How Iceland's Carbfix is harnessing the power of turning CO2 into stone

March 18, 2024 - Slavin, Terry

Carbfix’s geodesic dome, where piped CO2 is mixed with water and injected into basalt rock below
The fact that Carbfix's geodesic dome is on the cover of the latest issue of National Geographic is only the latest indicator of how the Icelandic company's technology is exciting international interest. Canada’s prime minister, Justin Trudeau, Paris mayor Anne Hidalgo and a delegation of U.S. senators visited the site this summer, while 120 leading international scientists, policymakers, companies and scientists, who met in Iceland in September for Carbfix’s mineralisation summit, signed a statement, opens new tabagreeing that the subsurface mineralisation of CO2 “presents a very significant and largely untapped potential for safe and permanent storage of captured CO2”.
In the U.S., carbon capture and storage (CCS) has mainly been used to pump captured CO2 into depleted onshore oil and gas fields to help recover the last dregs of oil, known as enhanced oil recovery. And some of the CO2 from a commercial-scale direct air capture plant being built by Occidental Petroleum’s subsidiary 1PointFiv, opens new tab, already under construction in the Permian Basin in Texas, will be used for enhanced oil recovery.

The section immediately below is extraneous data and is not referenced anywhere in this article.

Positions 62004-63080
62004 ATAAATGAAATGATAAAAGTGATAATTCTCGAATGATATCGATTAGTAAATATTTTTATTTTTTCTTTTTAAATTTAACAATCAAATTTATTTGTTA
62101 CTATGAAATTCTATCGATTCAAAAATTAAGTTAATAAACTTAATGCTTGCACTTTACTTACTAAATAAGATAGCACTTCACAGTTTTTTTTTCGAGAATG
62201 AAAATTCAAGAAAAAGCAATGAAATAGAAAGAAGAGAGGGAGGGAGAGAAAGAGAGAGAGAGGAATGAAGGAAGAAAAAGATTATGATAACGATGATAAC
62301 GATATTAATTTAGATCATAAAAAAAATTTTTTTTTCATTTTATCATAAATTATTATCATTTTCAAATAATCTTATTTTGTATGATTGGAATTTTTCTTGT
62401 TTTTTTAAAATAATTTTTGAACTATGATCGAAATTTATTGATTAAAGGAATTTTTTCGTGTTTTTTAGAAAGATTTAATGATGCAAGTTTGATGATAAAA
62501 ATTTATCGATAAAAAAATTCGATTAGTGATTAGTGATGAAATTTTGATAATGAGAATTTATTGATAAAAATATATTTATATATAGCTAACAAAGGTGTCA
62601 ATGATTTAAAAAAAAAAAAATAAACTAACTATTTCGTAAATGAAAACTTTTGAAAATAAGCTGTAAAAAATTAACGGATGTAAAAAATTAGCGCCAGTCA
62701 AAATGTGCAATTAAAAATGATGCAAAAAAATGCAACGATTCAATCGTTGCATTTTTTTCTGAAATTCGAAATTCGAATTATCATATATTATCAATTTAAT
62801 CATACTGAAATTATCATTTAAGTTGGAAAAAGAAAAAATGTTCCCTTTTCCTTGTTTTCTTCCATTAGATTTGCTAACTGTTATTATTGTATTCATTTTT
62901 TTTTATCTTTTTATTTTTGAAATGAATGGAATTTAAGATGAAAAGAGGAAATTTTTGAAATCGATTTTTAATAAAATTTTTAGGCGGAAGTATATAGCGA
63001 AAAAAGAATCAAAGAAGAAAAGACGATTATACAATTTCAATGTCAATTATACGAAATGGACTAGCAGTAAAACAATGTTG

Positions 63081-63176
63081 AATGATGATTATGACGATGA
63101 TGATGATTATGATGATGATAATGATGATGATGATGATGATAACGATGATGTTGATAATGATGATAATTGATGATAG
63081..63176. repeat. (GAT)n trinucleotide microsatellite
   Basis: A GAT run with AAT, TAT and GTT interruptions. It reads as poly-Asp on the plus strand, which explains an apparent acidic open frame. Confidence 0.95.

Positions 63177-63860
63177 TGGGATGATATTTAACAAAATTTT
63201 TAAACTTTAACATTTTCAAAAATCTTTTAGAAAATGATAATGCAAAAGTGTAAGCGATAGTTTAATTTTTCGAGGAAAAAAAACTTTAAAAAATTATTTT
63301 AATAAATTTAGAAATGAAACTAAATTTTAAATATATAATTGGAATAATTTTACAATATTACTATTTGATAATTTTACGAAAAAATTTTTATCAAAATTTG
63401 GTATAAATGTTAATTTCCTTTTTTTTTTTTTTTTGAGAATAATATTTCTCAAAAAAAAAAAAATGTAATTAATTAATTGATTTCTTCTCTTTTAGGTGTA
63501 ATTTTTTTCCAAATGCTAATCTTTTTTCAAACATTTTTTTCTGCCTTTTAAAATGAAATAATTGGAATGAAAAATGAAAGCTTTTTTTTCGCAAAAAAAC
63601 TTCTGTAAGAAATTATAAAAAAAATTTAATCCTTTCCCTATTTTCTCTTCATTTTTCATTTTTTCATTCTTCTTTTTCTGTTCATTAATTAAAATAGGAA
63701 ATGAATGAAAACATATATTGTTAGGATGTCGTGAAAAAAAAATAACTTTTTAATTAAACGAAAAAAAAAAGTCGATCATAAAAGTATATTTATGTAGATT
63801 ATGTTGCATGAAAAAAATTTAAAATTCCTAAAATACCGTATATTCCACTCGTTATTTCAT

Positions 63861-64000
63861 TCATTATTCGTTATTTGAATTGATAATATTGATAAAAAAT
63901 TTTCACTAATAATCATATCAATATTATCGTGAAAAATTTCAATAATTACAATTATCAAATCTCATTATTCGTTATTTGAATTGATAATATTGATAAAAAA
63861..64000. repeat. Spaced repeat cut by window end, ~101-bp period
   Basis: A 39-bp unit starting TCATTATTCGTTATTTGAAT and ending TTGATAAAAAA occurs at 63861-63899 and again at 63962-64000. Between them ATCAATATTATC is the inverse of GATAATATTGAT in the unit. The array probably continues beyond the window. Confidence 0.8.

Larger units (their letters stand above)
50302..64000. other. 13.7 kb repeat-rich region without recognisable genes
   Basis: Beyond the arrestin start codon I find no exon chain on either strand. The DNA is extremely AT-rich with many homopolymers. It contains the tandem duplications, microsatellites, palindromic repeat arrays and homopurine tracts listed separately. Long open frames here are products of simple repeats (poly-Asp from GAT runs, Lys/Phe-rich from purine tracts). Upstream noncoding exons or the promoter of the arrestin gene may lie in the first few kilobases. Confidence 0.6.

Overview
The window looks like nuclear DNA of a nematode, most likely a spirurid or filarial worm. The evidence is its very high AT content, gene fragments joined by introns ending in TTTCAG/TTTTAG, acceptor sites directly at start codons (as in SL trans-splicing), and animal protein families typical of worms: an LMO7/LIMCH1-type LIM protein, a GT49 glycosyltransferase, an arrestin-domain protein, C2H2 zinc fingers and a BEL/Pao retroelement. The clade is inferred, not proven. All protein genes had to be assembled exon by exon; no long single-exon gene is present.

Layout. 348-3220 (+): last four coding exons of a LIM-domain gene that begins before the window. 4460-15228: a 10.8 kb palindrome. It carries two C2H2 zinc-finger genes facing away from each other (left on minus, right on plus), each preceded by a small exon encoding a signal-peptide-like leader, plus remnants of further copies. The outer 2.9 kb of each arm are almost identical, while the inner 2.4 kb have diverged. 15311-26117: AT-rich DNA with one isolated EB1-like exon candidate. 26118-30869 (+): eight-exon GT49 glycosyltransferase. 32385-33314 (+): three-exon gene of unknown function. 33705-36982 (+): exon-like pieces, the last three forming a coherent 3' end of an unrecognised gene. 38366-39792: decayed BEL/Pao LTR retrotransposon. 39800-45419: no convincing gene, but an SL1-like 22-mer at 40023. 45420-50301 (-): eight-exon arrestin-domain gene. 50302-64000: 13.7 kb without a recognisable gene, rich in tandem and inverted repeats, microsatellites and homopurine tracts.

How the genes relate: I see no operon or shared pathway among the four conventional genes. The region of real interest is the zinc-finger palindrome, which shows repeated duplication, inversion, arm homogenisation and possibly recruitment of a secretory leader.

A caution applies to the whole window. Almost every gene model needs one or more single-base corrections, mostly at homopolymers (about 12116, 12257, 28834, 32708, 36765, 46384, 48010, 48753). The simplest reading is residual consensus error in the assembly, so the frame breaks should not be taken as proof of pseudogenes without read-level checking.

“It’s important to distinguish between our method and traditional CCS,” says Jonsson. “We aren’t really storing the CO2. We are permanently sequestering it as a mineral.”
He adds: “For me, one of the most interesting things is how uninteresting this is: it’s just a couple of pipes going into the ground. It’s an operation that doesn’t have a big footprint in land use, and it means it can be located close to other industries.”
One of the pipes transporting CO2 into the geodesic dome is coming from a few hundred yards away, where Swiss startup Climeworks opened the world’s first DAC plant in 2021, capable of capturing 4,000 metric tons of CO2 a year. Nearby, construction is under way on its second plant, Mammoth, which will be nine times bigger.


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